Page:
IClaimsIdentity claimsIdentity = System.Threading.Thread.CurrentPrincipal.Identity as IClaimsIdentity;
            if (claimsIdentity != null)
            {
                // claim
                foreach (Claim claim in claimsIdentity.Claims)
                {
                    if (String.Equals(IdentityClaimType, claim.ClaimType, StringComparison.OrdinalIgnoreCase))
                    {
                        identityName = claim.Value;
                        break;
                    }
                }
            }
            else
            {
                identityName = System.Threading.Thread.CurrentPrincipal.Identity.Name;
            }

            return identityName;
        }

        // Finder
        public List<Customer> GetAllCustomers()
        {
            string id = GetIdentity();
            File.AppendAllText(@"C:\MyWebService\log.txt", string.Format("GetAllCustomers: Identity: {0}", id) + Environment.NewLine);
            return new List<Customer>()
            {
                new Customer
                {
                    CustomerID = 1,
                    CustomerName = "Bob",
                },
                new Customer
                {
                    CustomerID = 2,
                    CustomerName = "Bill",
                },
                new Customer
                {
                    CustomerID = 3,
                    CustomerName = "Cheryl",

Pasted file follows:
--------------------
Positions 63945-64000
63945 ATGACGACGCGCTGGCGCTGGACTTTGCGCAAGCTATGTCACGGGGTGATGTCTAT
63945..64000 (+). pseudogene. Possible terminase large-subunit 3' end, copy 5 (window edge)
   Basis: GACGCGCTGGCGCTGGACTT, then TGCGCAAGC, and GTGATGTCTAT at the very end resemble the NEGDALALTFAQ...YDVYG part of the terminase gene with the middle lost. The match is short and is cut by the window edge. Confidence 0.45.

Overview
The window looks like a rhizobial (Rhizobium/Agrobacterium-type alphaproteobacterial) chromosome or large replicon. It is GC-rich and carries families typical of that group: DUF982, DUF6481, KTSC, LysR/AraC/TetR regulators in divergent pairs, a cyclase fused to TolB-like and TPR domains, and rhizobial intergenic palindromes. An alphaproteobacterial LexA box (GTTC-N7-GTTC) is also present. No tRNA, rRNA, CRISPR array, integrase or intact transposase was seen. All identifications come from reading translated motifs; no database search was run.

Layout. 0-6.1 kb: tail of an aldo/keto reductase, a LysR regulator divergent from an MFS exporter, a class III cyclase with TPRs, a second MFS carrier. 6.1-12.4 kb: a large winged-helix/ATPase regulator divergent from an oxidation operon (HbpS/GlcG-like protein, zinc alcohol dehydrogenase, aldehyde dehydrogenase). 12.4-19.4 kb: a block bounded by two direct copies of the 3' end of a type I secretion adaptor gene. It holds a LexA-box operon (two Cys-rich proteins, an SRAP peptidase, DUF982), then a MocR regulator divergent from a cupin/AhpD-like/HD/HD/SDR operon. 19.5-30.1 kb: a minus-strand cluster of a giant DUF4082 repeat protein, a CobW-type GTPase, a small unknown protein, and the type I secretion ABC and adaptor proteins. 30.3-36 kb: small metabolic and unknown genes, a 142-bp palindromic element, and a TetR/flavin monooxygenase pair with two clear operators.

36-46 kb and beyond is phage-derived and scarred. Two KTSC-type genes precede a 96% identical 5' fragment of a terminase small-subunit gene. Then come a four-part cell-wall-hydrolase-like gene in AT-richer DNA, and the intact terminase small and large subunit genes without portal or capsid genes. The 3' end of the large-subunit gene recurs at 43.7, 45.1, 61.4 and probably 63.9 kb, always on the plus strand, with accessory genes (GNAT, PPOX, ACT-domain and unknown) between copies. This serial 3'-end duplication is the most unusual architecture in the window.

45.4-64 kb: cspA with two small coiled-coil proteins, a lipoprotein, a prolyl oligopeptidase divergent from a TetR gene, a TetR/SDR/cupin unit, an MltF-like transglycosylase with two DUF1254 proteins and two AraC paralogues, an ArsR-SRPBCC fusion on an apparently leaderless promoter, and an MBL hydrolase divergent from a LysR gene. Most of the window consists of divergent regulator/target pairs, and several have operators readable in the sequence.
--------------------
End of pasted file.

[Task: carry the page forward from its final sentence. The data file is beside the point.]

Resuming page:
},
            };
        }

        // Specific finder
        public Customer GetCustomerByID(int CustomerID)
        {
            string id = GetIdentity();
            File.AppendAllText(@"C:\MyWebService\log.txt", string.Format("GetCustomerByID: Identity: {0}", id) + Environment.NewLine);
            return GetAllCustomers().FirstOrDefault(c => c.CustomerID == CustomerID);
        }
    }
}


6.       Rebuild the application.  Because it is hosted using IIS, we don’t need to do anything for the rebuilt service to be active.

7.       Use wcftestclient to exercise the web service.

Start a Visual Studio command prompt.  Enter wcftestclient to run the WCF test client.  Click File => Add Service.  Enter http://localhost/Customers/Customers.svc as the endpoint address, and click OK.

If the service was added successfully, you will see the methods that the service exposes.

Double-click on GetAllCustomers.  This opens a window that allows you to configure the request and invoke the request.  Click on Invoke to cause GetAllCustomers to be invoked.

After invoking the Web service, browse to C:\MyWebService, and examine log.txt.  The log file will look something like this:

GetAllCustomers: Identity: CONTOSO\ericwhite


In the next article in the series, we will use Business Connectivity Services (BCS) to connect to and consume this web service.

Leave a Comment
  • Please add 7 and 7 and type the answer here:
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  • Hi,

    I have a question, Can I host this service with SharePoint 2010 's web application under _vti_bin?

    thanks

  • Hi Pathik, I believe that this is possible, but I've never done it.

    -Eric